Given your current capacity, what can your project provide to culturally and linguistically diverse families and what can be referred to external organizations and agencies?
Step 4: Enlist Partners to Assist You in Your Outreach to Families
Establish a workgroup to assist in evaluating and planning your project’s current services to culturally and linguistically diverse families. Members should consist of families of individuals with deafblindness from culturally and linguistically diverse backgrounds, as well as professionals with expertise in supporting diverse families. This group can help you with the following types of activities:
- A review of the results of your self-assessment to identify gaps or things you may have missed
- Selection of strategies to improve outreach and support
- Finding information about state and community resources to augment the services your project provides
- Defining outcomes you hope to achieve related to improving your project’s services to these populations
Identify Entities to Which You Can Refer Families
Identify individuals, agencies, and organizations to which you can refer families for high-quality services. These may include family specialists (sometimes called cultural brokers or ambassadors) with relevant cultural backgrounds. For example, some PTIs or Hands & Voices chapters have individuals working or volunteering for them as cultural brokers or ambassadors.
They can help in a number of ways, including:
- Providing training for your staff
- Assisting in finding and referring children who are deafblind from culturally and linguistically diverse communities
- Providing TA and other services directly to families that your project is unable to offer (e.g., family groups)
- Providing translation or interpreting
Tips for finding and collaborating with culturally responsive partners can be found in Part 1 of the 2019 National Webinar Series on Cultural Competence. Formal agreements or memoranda of understanding are important to make sure collaborative activities are clearly defined and implemented.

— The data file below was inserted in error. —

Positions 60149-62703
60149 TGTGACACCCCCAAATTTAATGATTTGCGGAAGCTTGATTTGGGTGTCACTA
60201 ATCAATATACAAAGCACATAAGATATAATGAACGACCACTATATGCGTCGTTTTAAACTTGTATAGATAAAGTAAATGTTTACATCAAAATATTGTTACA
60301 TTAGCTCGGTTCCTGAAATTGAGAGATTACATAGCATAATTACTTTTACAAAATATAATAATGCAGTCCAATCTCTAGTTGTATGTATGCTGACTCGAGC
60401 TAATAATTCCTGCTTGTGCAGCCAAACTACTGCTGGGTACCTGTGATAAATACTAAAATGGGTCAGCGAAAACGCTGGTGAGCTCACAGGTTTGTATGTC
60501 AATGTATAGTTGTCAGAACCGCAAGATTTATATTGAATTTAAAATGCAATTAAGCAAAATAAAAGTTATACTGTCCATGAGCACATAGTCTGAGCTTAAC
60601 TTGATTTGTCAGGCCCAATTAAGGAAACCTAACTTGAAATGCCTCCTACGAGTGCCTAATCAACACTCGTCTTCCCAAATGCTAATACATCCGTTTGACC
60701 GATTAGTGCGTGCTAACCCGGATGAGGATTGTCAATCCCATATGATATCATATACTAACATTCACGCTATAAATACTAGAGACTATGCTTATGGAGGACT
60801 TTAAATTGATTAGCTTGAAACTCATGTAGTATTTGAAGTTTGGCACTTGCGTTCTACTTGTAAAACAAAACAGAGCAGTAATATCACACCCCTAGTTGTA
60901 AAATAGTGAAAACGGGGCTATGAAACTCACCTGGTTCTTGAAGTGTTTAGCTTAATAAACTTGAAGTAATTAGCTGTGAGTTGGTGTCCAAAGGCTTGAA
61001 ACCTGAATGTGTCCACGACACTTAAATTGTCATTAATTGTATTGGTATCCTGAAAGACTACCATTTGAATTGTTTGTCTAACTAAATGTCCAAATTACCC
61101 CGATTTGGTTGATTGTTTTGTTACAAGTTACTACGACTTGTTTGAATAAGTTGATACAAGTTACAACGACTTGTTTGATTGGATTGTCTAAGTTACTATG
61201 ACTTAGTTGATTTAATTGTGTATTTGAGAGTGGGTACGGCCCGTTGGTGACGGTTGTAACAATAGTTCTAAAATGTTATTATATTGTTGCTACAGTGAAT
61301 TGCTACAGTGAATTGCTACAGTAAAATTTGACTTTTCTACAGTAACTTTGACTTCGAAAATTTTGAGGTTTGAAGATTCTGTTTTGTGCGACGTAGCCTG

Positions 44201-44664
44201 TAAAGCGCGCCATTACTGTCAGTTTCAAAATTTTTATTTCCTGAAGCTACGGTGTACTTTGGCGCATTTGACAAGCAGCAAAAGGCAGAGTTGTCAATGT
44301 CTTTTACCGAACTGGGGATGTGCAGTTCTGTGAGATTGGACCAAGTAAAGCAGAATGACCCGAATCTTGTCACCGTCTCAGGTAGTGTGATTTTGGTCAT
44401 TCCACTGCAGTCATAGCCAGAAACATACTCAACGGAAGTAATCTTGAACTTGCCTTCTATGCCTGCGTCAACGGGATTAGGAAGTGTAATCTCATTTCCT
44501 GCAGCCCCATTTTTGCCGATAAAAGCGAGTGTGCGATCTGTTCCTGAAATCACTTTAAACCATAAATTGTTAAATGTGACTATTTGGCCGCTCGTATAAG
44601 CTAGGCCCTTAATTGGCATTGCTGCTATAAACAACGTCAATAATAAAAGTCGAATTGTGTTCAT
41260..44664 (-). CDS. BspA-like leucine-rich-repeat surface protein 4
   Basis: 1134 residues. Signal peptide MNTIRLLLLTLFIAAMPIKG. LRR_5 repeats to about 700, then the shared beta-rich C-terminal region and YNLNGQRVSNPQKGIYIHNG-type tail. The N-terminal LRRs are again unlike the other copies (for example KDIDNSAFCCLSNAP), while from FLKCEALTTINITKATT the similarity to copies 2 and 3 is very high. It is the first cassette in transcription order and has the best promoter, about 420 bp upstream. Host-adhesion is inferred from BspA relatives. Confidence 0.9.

Step 5: Create an Action Plan
Using information gathered from your self-assessment and meetings with stakeholders and current or potential partners, develop an action plan that outlines what you plan to do to achieve your desired outcomes (identified in Step 4). Activities typically address outreach, child find, referral, and support for families, as well as training for referral partners (e.g., overview of deafblindness, common risk factors, impact on learning).
The document Serving Culturally and Linguistically Diverse Families: Planning Forms, includes both a “Partnership Planning Form” and a “State Deaf-Blind Project Planning Form.”
Step 6: Implement Your Action Plan
Finally, it’s time to implement your action plan. This step involves ongoing work within your project and with partners to work on activities. It’s also important to establish criteria for measuring success. See the Evaluation section of Providing Technical Assistance to Families : A Guide for State Deaf-Blind Projects for suggestions.
Cultural Competence Resources
An NCDB website page with links to general and population-specific resources on culturally responsive practices.
Equity and Cultural and Linguistic Competence: Resources to Consider
Information from CADRE to assist states, parent centers, practitioners, and families to develop or improve cultural competence in their own practices or professional environments.
Assessments to inform the development of organizational plans for strengthening cultural competence from the National Center for Cultural Competence.
National Prevention Information Network. (2020). Cultural competence in health and human services. (2020). Centers for Disease Control and Prevention. https://npin.cdc.gov/pages/cultural-competence